- Define yourself. Before you can begin to build a ‘brand’ (or a name) for yourself, you must first determine what ‘brand’ it is you specifically want to build. Grab a good ol’ pen and paper, and clearly define your goals and objectives. Is it to become known as the best in a certain trade or industry? Obtain a position or level of expertise? Be known as someone who is passionate about something in particular?
- Identify Your Strengths. Ask trusted colleagues, co-workers, family and friends for four or five adjectives they would use to describe you. What are you good at? What are your strengths? In which areas do they view you as one-of-a-kind?
- Get inspired. Do you have any role-models doing what you want to do? How are those who have made it to where you want to be personal branding themselves? What can you learn from what others are doing, good or bad? Who are your biggest competitors-what are they doing to brand themselves?
- Determine your message. What do you want your personal brand to say? What adjectives do you want people to associate with you (as the product) and why? In what niche of the market do you want to become known?
- Determine your audience. Who is your ideal ‘client’, or person you are speaking your message to? Visualize them—what are their characteristics? Where do they hang out? What do they like to read about? What are they seeking? What are they needing? What do they do in their spare time? For instance, my ‘ideal’ clients for my business THRIVE Wellness & Recovery are teens, college girls and women who are seeking enhanced self-confidence and overall wellness. Take “Sally.” “Sally” is a 21-year-old girl, in the thick of college, who wants to feel good in her own skin—and has been looking for a nutrition, fitness and lifestyle transformation of some sort for quite some time. She’s tried diets, she’s tried different exercise regimes, she’s struggled with self-acceptance. Welcome “Sally.” The same could be said of “Lisa.” Lisa is hungry to make a life change. She’s sick and tired of wishing and hoping for things to be different in her life. She’s tired of feeling like things are never going to change; and struggling to make change happen. Will she always be ‘this way?’ She hopes not. Welcome Lisa. Speak to your ‘ideal clients’ in your writing and online content—and the more “Sally’s” and “Lisa’s” you will connect with over time.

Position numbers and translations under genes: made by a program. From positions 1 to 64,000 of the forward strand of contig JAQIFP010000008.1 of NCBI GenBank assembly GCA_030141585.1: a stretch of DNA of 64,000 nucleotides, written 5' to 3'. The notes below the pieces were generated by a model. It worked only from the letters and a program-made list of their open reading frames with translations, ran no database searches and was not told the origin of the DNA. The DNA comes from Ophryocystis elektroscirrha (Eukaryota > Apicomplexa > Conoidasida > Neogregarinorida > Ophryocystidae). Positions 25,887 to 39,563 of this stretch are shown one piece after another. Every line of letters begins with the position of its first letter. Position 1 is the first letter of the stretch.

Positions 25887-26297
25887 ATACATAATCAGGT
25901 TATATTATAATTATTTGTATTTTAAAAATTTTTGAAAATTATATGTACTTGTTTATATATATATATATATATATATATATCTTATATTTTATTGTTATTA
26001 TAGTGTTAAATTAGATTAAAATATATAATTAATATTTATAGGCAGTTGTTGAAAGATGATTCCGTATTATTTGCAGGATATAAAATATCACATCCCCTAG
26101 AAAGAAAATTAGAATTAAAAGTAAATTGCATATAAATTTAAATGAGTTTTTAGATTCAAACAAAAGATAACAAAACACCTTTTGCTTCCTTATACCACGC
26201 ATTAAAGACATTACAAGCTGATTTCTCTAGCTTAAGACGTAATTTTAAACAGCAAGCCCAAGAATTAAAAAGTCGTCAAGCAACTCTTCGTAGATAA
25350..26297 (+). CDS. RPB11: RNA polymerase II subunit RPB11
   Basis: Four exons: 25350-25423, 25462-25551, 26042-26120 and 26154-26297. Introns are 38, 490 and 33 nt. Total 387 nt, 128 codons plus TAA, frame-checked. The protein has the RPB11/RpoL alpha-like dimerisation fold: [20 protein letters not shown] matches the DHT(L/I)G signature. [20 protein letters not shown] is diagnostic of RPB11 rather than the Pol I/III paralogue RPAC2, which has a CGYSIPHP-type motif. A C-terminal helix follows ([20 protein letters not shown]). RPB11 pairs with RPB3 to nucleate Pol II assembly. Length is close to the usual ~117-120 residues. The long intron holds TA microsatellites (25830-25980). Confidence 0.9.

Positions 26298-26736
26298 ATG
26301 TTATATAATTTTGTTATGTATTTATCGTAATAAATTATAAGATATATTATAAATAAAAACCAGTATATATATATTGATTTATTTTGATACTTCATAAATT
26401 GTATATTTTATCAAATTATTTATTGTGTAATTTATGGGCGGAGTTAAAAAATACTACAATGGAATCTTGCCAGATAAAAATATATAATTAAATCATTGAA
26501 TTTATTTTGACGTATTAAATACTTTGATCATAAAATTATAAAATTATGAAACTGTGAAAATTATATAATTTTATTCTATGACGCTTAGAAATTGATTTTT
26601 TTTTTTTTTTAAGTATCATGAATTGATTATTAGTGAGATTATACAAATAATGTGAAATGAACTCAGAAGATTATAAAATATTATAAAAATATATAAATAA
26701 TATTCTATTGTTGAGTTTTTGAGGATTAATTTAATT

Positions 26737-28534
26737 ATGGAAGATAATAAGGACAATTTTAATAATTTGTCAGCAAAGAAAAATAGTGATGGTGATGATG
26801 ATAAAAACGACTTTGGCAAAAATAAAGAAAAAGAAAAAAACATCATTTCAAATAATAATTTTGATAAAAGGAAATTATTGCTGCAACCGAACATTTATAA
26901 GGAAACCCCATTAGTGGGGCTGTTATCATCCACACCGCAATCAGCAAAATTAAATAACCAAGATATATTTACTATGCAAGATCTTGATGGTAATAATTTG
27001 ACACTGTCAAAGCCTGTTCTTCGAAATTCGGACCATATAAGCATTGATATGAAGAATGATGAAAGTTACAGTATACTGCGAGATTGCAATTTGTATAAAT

- Make a game plan. In order to ‘build’ a brand—you need to have an idea of where you’re going. And, your game plan should include more than just branding yourself online and in social media. Include all parts of you as your brand—both tangible and intangible characteristics of personal branding, such as attire, how you carry yourself, how you sit (up tall? Slouched in a chair), your hair and makeup, your behavior, the organizations and activities in which you engage, verbal and non-verbal communication—you get the picture.
- Consistency, consistency, consistency. No matter how you ‘tell your story’, or the actions you take (in your job, in your relationships ,in the way you spend your time, in the things you stand for), you must be constant. When you are self-aware, you know your message. For instance, say you are a mom of three kids, recently starting a blog on juggling life as a mom and being a ‘domestic goddess, but one day you decide to blog about the latest on al Queda in the news, or write a music review on your favorite rock band—you have lost your ‘key audiences’’ attention; and not kept to your expertise on how to hire an impeccable babysitter, or get your kids to do their chores without you asking, or baking tips and tricks for the best-ever banana bread. Consider how each tweet, pic, comment, post or like on social media platforms will confirm your identity. For example, your profile picture should look similar to the in-person you, and your Tweets should stay within your main niche or area of expertise. If you’ve branded yourself in social media as a creative interior designer, or a nutrition or fitness expert, then make sure that extends to how you come across in person (attire, hair, makeup, etc.). Aside from social media, consider how the things you say, the things you do, and the ways you spend your time overall also serve to confirm your identity.
Ready to start building?
Have fun with it!